The dose escalation/de-escalation rules are based on definitions of DLT and of "moderate" toxicity. These definitions may be protocol specific. Single dose steps represent 40% increments, but during the early phase of the trial double dose steps (100% increments) are used.

The method used for assignment of dose for the first course of a new patient depends on whether the patient is entered during the early accelerated phase or the latter standard phase of the trial. During the early phase, there is one patient per cohort and the dose for each patient is twice the dose used for the first course of the previous patient. The accelerated phase ends when one patient experiences DLT during any course of treatment or when two different patients experience "moderate" toxicity during any course of treatment. In addition, when the first instance of moderate toxicity is observed, two additional patients must have been treated at that dose, or a higher dose, (during any course) without experiencing moderate or worse toxicity, in order that the accelerated phase continue. This may require the treatment of one or two additional patients at that dose.

When the accelerated phase ends, the dose assignment for the first course of a new patient is the same as for the standard method. Ordinarily, this would mean that two additional patients are placed on the dose level at which the last new patient was treated. We do not suggest reverting to the dose at which DLT (or the higher of the two dose levels at which moderate toxicity) was observed, if this dose is lower than that at which the last new patient was treated. On the other hand, in the case of slow accrual, where individual patients may have been dose escalated and experienced DLT beyond the level at which new patients are treated, we suggest that the accelerated phase may be terminated at the dose level at which the DLT (or the higher of the two dose levels at which moderate toxicity) was observed, rather than reverting to the dose level at which the last new patient was treated. In other words, new patients may continue to receive initial doses double that of the previous new patient, until the dose level is reached at which the DLT (or the second moderate toxicity) was observed. In any case, subsequently, cohorts of 3-6 patients are started at each dose level. If 0/3 experience first course DLT, the next cohort starts one dose level (1.4 dose factor) higher. If 1/3 experience first course DLT, up to 3 more patients are started at that same dose level. If 2 or more experience first course DLT, no further patients are started at that dose. The largest dose level at which < 2 patients experience first course DLT is expanded to 6 patients.

The procedure used for intra-patient dose modification is as follows: If a patient has a worst toxicity of DLT during a course, the dose is reduced one dose level for the next course. If the worst toxicity is "moderate" during a course, the dose remains the same for the next course. If worst toxicity is less than "moderate" during a course, the dose is increased for the next course. The increase is 2 dose levels during the early accelerated phase of the trial, and 1 dose level later.

Choice of the Phase II Starting Dose:

We do not necessarily recommend as the phase II starting dose the highest dose level for which less than 2 patients experience first course DLT. Rather, we suggest that the phase II starting dose be based on the results of fitting all of the toxicity data, including subsequent course toxicity, to the following model for an unobserved continuous variable yij representing toxicity level,

yij = log(dij + Dij) + bi + eij .

In this model, dij represents the dose administered to patient i during course j; Dij represents the cumulative dose administered to patient i up to, but not including, course j; a represents the relative effect of cumulative prior dose. bi is normally distributed, with mean 0 and a variance sb2 , representing inter-patient variability. eij is normally distributed, with mean 0 and a variance se2 , representing intra-patient variability. The unobserved variable yij translates to the observed discrete toxicity levels by means of three additional parameters, k1 < k2 < k3 , which divide the line into the 4 regions representing "minimal" toxicity (usually grade 0-1), "moderate" toxicity (usually grade 2), DLT, and "unacceptable" toxicity. Thus, the patient toxicity data determines maximum likelihood estimates of the parameters a, sb2 , se2 , k1 , k2 , and k3 , which yield estimated probabilities of seeing moderate toxicity and DLT at the various dose levels, forming a rational basis for recommending a phase II starting dose. (Drs. Richard Simon and Larry Rubinstein will be available to collaborate on analysis of these accelerated titration design phase I trials.)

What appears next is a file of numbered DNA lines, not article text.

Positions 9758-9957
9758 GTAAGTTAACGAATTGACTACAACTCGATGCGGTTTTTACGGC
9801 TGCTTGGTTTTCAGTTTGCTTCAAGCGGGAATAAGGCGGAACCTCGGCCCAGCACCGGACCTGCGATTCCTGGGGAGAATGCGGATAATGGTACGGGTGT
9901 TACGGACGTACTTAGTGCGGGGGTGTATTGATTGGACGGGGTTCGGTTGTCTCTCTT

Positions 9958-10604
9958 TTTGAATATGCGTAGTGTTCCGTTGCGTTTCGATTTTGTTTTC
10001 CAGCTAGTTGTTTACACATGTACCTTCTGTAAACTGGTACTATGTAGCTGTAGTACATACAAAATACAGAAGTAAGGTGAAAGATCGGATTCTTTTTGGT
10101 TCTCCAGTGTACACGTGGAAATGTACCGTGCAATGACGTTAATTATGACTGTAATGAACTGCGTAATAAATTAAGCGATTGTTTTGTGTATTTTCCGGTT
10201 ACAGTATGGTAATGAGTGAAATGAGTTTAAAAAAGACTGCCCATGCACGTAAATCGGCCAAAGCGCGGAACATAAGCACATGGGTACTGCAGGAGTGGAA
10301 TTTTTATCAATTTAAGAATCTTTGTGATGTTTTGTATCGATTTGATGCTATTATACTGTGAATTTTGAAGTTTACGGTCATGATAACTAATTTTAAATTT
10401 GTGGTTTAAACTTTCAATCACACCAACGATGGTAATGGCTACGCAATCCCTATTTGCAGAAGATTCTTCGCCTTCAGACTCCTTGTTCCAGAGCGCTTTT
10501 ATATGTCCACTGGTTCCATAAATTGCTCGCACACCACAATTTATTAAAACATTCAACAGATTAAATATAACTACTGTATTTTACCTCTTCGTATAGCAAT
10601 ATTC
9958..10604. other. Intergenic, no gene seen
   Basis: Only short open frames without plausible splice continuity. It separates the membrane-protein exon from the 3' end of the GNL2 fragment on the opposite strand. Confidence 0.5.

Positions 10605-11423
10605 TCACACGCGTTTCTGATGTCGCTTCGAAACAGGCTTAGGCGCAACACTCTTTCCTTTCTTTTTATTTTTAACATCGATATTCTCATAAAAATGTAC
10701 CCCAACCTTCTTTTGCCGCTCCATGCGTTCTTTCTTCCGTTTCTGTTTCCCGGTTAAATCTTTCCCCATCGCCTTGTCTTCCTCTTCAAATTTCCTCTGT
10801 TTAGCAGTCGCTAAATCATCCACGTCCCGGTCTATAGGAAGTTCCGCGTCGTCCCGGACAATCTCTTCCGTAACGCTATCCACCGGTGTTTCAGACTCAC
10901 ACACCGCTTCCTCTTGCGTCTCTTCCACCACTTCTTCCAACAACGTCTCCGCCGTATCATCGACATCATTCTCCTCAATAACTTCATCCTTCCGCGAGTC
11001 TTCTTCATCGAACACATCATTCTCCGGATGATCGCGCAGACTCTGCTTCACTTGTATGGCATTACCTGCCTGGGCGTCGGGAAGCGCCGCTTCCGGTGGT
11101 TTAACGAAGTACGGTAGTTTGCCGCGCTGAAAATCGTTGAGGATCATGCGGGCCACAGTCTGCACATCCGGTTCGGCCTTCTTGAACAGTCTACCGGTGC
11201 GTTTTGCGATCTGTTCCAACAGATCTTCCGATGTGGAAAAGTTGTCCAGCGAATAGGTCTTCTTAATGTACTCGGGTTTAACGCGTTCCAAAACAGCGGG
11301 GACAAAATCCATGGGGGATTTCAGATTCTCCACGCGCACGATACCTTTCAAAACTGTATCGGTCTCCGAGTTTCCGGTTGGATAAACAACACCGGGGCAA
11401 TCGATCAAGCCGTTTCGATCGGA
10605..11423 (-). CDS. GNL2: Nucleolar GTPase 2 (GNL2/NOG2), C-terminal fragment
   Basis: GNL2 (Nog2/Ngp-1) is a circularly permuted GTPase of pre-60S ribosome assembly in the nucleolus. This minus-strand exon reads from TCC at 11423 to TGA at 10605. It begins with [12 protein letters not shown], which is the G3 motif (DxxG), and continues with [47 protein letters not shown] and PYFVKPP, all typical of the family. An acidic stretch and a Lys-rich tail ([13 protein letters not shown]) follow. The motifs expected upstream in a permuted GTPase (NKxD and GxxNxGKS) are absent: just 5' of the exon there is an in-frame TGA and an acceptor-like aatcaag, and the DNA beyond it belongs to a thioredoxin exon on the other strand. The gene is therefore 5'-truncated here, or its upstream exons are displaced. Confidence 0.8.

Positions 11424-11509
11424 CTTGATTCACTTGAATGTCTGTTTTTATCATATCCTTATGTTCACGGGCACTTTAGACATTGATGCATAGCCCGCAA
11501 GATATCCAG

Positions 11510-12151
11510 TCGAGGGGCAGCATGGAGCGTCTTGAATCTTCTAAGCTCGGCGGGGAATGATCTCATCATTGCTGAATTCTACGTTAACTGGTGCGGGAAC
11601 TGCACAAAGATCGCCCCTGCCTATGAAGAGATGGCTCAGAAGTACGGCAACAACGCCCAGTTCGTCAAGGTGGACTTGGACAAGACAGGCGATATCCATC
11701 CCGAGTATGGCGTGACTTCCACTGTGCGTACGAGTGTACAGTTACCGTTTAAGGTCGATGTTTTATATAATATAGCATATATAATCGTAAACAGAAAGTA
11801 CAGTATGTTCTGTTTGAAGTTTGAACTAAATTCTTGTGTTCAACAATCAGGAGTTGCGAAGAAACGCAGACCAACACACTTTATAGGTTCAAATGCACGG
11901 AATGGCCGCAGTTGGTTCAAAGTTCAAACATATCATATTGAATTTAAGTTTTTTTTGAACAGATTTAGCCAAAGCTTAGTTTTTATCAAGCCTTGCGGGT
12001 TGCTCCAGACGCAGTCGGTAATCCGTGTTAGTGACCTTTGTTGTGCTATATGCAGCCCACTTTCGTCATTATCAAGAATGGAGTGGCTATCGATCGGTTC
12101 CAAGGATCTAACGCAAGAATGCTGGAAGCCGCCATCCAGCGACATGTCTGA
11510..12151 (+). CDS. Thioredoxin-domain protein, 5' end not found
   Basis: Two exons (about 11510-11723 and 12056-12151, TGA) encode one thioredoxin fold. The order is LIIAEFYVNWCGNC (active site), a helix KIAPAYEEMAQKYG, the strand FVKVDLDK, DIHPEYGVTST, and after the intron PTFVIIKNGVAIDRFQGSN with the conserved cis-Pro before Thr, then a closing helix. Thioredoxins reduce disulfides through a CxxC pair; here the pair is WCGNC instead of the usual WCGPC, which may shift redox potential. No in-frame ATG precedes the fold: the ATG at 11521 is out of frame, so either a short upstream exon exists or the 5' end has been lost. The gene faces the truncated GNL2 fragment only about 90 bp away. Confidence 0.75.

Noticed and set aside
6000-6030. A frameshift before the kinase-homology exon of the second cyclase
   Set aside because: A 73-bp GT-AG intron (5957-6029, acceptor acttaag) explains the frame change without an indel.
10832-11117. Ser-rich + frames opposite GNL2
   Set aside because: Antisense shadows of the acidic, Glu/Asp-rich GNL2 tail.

[Download the SPlus Program for the anlaysis of accelerated titration designs] Download the SPlus Program for the Analysis of Accelerated Titration Designs (~ 11 KB)

Instructions to run the Downloaded File:

Software requirements: S-PLUS 3.3 or higher (Under MS Windows). Before running the program, load the functions by typing source('...../ph1atd').  To run the program, type ph1atd( 'inputfile' , 'doselist' ) at the S-PLUS prompt,  where the "inputfile" is an ASCII file which contains the patient data in the following format, one record(line) per course:
    Column 1: patient number
    Column 2: course number
    Column 3: dose
    Column 4: toxicity
(Records should be ordered by patient and course number) and "doselist" is an ASCII file which contains all the doses planned to be used in the trial listed in a single column in ascending order.

Program Output:

  • Maximum likelihood estimates of the model parameters
  • Confidence intervals for parameters with non-zero MLE, both MLE and CI are sent to the screen and file "ph1atd.out" 
  • Graph of probabilities of grade2+, 3+ and 4+ toxicities (for the first course) averaged over the population of patients. (the graph is stored in file "ph1atd1.wmf") 
  • Graphs of probabilities of grade2+, 3+ and 4+ toxicities (for the first course) for the patients with beta equal to MLE-SD, MLE and MLE+SD. (the graphs are stored in file "ph1atd2.wmf")

Note: if the MLE of sigma beta is 0 these graphs are not produced



Updated on Oct. 2, 2016